So, you know, we have forged ambitious agenda to really improve the quality of our elementary and secondary education system over the course of the first terms. This is another lecture which could be another couple hours. But, you know, ultimately we've really launched a new national effort to helps support state in a new partnership around racing standards, so that they actually prepare students for college and career level work. I don't think the public fully appreciates where we were with respect to college and career readiness as a system. We had standards that, you know, were defined by 50 states and, you know, curriculum, obviously, that's define by, you know, over 15,000 school board. So, we have a very desperate system. But we need--if are to be successful in preparing our students for college, we need to begin with the expectation that they must graduate, each and everyone of them college ready. And that's college ready at a level of learning that prepares them for entrance into a four year college without the need for remediation. So, we had states that were setting standards, let's take seventh grade math for instance, at levels that were 70--of mastery, levels of mastery that were 70 points below neighboring states. All right, that's over two grade levels worth of learning in terms of what's expected first students to be successful, just illustrative in middle school math. We are not going to be competitive as a country if we are having that level of variation and that a student zip code determines the level of mastery, at which here she is expected to attain. So, we have launched a raise to the top and we've supported a new reform and redesign of the No Child Left Behind Act with new flexibility agreements with our states, to be able to recalibrate these systems--these state systems to college and career readiness. And I think once we're able to really raise those expectations for all of our students. So, that they are competing in earnest with student across the globe rather than learning at a level that--of mastery that is really substandard. Only then will we really be able to get were we need to go with respective preparing all of our students for college.
It's told we have time for one more.
So there's the last one here. In rating systems we'd like long run measure--we would like long run measures like earnings because we think that the short one measures might not accurately reflect the quality of the school. It doesn't look like we will have those in our rating system when it starts. How will the system get around something like that?
Well, you know, I think we're going to need to look at the measures that are at our avail. I don't want to predetermine what specific metrics will be in the system nor how they will interact because that is something that is still under development, careful development by our administration. And it is something that we're going to be seeking public comment on and advice some technical experts about--I will say that, you know, I think we need to look at as reliable data as we can find with respect to earnings and postgraduate outcomes. And we're hopeful that we will have some good long term data to be able to look at. I don't know whether it's going to be reliable and comparable across every institution. But we're going to keep our eye on that and, you know, we're going to look to the support and help of experts to grant how that might be calibrated into a broader system.
Thank you very much.
Thank you Roberto.
[ Applause ]
Paula Stephan, Irv Salmeen, Carl Simon: Too Many Scientists?
What's gone wrong in Washington, and why it doesn't have to be this way
U.S. foreign policy towards Israel and the Middle East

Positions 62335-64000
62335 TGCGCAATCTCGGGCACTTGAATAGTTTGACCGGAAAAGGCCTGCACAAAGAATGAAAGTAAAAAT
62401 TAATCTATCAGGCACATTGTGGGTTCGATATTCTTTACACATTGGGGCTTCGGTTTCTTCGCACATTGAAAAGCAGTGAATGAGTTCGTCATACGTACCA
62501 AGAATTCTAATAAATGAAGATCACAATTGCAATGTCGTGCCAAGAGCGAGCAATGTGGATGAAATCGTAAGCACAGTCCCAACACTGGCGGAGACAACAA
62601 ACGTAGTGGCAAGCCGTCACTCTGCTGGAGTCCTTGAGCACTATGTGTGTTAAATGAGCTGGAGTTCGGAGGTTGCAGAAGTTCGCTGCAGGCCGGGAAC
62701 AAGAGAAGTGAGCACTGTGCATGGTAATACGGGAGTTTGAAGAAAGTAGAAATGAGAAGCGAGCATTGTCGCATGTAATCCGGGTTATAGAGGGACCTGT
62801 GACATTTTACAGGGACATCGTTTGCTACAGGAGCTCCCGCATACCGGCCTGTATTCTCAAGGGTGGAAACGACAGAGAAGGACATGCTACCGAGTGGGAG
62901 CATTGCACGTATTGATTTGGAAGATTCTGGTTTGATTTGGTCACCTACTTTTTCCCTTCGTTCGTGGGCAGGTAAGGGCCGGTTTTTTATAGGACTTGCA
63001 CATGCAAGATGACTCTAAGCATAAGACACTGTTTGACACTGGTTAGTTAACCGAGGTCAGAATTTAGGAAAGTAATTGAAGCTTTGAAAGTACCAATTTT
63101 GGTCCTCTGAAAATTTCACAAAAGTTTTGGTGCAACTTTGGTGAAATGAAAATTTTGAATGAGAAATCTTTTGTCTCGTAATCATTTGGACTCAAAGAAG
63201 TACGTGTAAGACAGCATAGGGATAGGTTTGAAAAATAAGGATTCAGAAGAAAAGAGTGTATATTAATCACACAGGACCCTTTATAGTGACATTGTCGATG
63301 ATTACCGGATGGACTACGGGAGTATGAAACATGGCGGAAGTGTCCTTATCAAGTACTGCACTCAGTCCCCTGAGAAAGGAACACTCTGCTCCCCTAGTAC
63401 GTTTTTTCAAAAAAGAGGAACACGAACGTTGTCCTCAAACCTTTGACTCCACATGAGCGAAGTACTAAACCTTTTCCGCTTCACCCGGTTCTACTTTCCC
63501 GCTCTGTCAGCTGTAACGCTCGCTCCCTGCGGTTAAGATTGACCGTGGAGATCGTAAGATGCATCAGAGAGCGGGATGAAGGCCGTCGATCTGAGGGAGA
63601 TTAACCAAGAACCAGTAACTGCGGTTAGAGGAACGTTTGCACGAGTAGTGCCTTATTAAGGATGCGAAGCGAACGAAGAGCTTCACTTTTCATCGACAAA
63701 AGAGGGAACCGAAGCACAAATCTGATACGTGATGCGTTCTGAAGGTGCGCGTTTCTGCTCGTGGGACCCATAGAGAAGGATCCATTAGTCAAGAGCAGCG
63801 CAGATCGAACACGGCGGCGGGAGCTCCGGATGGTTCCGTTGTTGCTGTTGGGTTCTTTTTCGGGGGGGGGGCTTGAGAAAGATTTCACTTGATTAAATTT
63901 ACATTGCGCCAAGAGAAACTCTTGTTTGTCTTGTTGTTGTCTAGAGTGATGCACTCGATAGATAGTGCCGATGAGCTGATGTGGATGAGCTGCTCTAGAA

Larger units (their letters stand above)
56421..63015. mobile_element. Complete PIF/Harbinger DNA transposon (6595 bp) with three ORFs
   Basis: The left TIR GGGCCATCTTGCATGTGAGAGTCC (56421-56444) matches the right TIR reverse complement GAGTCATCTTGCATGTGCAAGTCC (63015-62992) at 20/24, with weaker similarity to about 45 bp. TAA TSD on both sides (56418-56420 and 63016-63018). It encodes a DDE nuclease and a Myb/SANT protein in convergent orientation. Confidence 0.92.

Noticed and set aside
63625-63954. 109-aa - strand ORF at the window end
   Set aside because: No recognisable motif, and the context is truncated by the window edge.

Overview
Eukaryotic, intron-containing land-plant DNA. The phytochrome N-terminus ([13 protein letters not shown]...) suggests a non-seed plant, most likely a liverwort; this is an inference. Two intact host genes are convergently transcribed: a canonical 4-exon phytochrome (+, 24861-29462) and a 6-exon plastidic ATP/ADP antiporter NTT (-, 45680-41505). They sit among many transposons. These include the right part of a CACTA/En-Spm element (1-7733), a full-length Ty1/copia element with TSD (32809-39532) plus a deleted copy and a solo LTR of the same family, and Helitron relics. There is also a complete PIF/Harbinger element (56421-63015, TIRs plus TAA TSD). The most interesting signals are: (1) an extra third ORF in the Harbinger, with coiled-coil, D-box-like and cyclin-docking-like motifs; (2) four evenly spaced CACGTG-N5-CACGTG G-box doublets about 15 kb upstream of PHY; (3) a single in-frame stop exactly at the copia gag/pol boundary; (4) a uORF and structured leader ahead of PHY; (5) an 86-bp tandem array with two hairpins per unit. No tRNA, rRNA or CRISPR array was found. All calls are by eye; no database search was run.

[ Applause ]
I will be introducing assistant secretary Bersin more fully in just a few moments. But first, I really wanted to share with you a little bit of background about the Rosenthal Lecture and why this event has particular importance to the Ford School. Josh Rosenthal was a 1979 graduate of the University of Michigan. He went on to earn a Masters Degree in Public Policy from Princeton University. He was passionate about world affairs and he worked in a field of international finance. He died in the attacks on September 11th on the World Trade Center. Josh mother, Marilyn Rosenthal was a long time Michigan faculty member and she very much wanted to shape in a positive way meaning from what happened on 9/11. And so to honor her son's optimism about the world and about how mutual understanding, dialogue and analysis can help to improve communities both within the United States and beyond our borders, she helped us to launch this lecture. Marilyn and others established the Josh Rosenthal education fund which enables the Ford School to bring leading public policy figures to in arbor [phonetic] every September. And I know that there are some members of the Rosenthal family who are here with us and I wanted to say thank you for joining us. We really appreciate your ongoing support and the inspiration that it brings to our community. Marilyn Rosenthal died in 2007 but I know she would have been really pleased by our speaker this year and she would have wanted to extend a very warm welcome to a distinguished public servant, Assistant Secretary Alan Bersin. Prior to a service with the current administration, President Clinton appointed Mr. Bersin to serve as the US Attorney for Southern District of California. He later served as superintendent of public education in San Diego under Governor Schwarzenegger. He's has a varied and very extensive public service career clearly. In 2009, he was appointed by President Obama as Assistant Secretary and Special Representative for Border Affairs in the Department Of Homeland Security. And in 2012, he was sworn in as the Department Assistant Secretary for International Affairs and Chief Diplomatic Officer. Mr. Bersin graduated by Beta Kappa from Harvard with the degree in government. He was a Rhodes Scholar and he holds a degree as well from Yale Law School and I understand that in addition to those academic accolades was an all star athletes and is a member of Harvard's Varsity Club Hall of Fame. So, many, many ways in which has contributed and has a--had a very, very background. Mr. Bersin has expressed his eagerness to take questions from the audience as part of this event. And so, at around 5 o'clock, Ford School staff will come down the aisles to pick up question cards and I hope all of you received cards or you can write questions on a piece of paper if you like. Professor Ann Lynn [assumed spelling] will help to select questions along with two Ford School students, Brian McMillan and Diana Won [assumed spelling]. And so, we look forward to that part of the program and again, do encourage you to contribute your questions as well. So, with that, we move on to the main part of our program. Please join me in welcoming Assistant Secretary Alan Bersin.